Why all the excitement?

Tom Schneider toms at fcs260c2.ncifcrf.gov
Wed Oct 23 12:45:05 EST 1991


In article <9110221345.AA15016 at genbank.bio.net> T80SMS1 at NIU.bitnet
(Samuel M. Scheiner) writes:

>As a population biologist I have been rather bemused
>by all of excitement over the notion of inconsistencies
>in gene sequences.  Why should we expect two different
>attempts to sequence the "same" gene at two different
>times in two different locations to be identical?  What
>ever happened to mutation? 8-)  From my perspective it is
>the *variation* that is interesting.  Rather than
>masking it by declaring a single "consensus" sequence,
>these variants should be *emphasised*.

There are several kinds of apparent "inconsistency", and we must carefully
distinguish between them.  Consider the PBR322 case that I bumbled into.  Two
entries, SYNR322 and PBR322 have both claim to be the complete sequence of
pBR322.  There are at least two possibilities (which I have not taken time to
figure out):

1.  They are strain differences, as you point out is possible.  This is, of
course, very useful information and should be stored in the database.  In this
case, I would say that the sequences should be merged with annotation that
allows a program to generate either sequence, tagged with the strain names.  In
other words, an apparent "inconsistency" may be biologically important and
should be noted.  A "consensus" sequence should NEVER be stored in the
database.

2.  The difference is an error in sequence entry.  This should show up as a
difference between the sequence and the published sequence.  I know that there
were corrections to the pBR322 sequence; perhaps what happened is that one
sequence was corrected and the other was not.  The incorrect one should be
corrected.

Some people are worried about what to do in these cases.  In my experience,
a little footwork (NB it CAN take hours to do this though!) one can figure
out what has happened, and know exactly what steps to take.  I think that
almost everyone would agree on those steps, and that there is therefore
no need to worry about data interpretation, just mistakes by the person
who makes the corrections!

Also, this case displays one reason that I advocate merges or at least vigorous
pursuit of a merge viewpoint of the database.  Consider those fragments of Tn5
which overlap.  Consider the following IMAGINARY scenario.  Suppose someone
sequences a region (as we did recently) and discovers that their results are
not consistent with the GenBank data.  They contact the original authors about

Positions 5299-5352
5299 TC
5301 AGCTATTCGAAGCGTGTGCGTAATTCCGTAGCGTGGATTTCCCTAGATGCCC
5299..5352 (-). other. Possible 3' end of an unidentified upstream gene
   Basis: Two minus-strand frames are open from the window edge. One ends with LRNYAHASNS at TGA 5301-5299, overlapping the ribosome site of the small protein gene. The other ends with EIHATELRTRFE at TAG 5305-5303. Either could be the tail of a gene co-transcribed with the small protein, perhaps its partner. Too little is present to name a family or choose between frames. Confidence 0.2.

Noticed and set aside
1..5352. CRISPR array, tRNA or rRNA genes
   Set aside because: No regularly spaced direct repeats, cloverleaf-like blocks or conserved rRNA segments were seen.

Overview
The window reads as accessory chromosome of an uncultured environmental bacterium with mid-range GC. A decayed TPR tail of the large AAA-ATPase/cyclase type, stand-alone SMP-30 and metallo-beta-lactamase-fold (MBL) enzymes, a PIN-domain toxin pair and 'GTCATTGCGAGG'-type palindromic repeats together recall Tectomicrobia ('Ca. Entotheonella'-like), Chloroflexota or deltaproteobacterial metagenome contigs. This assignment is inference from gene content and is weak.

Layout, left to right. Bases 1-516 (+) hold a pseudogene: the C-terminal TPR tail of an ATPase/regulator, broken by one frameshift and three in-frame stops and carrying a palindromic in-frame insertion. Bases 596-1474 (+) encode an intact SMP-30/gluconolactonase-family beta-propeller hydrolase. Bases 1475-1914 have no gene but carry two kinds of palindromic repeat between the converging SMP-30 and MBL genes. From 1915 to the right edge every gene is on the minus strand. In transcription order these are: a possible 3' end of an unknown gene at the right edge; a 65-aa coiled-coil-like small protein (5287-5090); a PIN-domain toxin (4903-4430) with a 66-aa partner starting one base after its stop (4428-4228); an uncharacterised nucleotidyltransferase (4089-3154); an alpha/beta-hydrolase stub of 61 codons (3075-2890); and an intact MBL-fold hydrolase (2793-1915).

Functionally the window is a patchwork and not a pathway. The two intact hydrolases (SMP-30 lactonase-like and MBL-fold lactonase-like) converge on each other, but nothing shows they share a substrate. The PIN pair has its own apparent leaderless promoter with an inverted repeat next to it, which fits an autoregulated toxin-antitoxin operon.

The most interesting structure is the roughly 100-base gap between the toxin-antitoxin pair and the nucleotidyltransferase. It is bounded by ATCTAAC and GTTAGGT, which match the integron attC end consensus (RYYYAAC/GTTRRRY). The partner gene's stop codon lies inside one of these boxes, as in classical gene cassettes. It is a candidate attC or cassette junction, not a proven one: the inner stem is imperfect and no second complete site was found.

it and those authors look back at their original data and see that, indeed
there was an error.  Both parties send a note to GenBank about the correction.
The GenBank personnel pick up the relevant entry and correct it.  Imagine that
they do not realize that the same sequence exists on two other independent
entries.  The database becomes inconsistent.  A month later, someone else
merges the sequences together by hand (which could easily be the 6th
independent effort to do that!) and discovers that two are different.  They
find that one of the entries differs from the other two and from the
literature.  Not knowing better, they erase the correction carefully made by
the other two labs!  For this reason, it is clear that a historical record of
the correction has to be made, so that corrections don't get lost later on.
However, by merging the sequences from the start, this potential problem would
not come up.  The correction would have been made and recorded.  The next party
would have taken the sequence and used it directly for their work.

I just realized that we did not sequence far enough, but the region of TRN5IR1
just beyond where we could see is missing a base relative to the two other
entries which overlap it, ECOTN5X and TRN5NEO.  So my story is pretty
realistic!  Does anyone know which of the three entries is correct?  I put my
bet on the latter two, because (although I did not check), the deletion of base
1666 in TRN5NEO would wreck the reading frame of the gene it is in.

  Tom Schneider
  National Cancer Institute
  Laboratory of Mathematical Biology
  Frederick, Maryland  21702-1201
  toms at ncifcrf.gov



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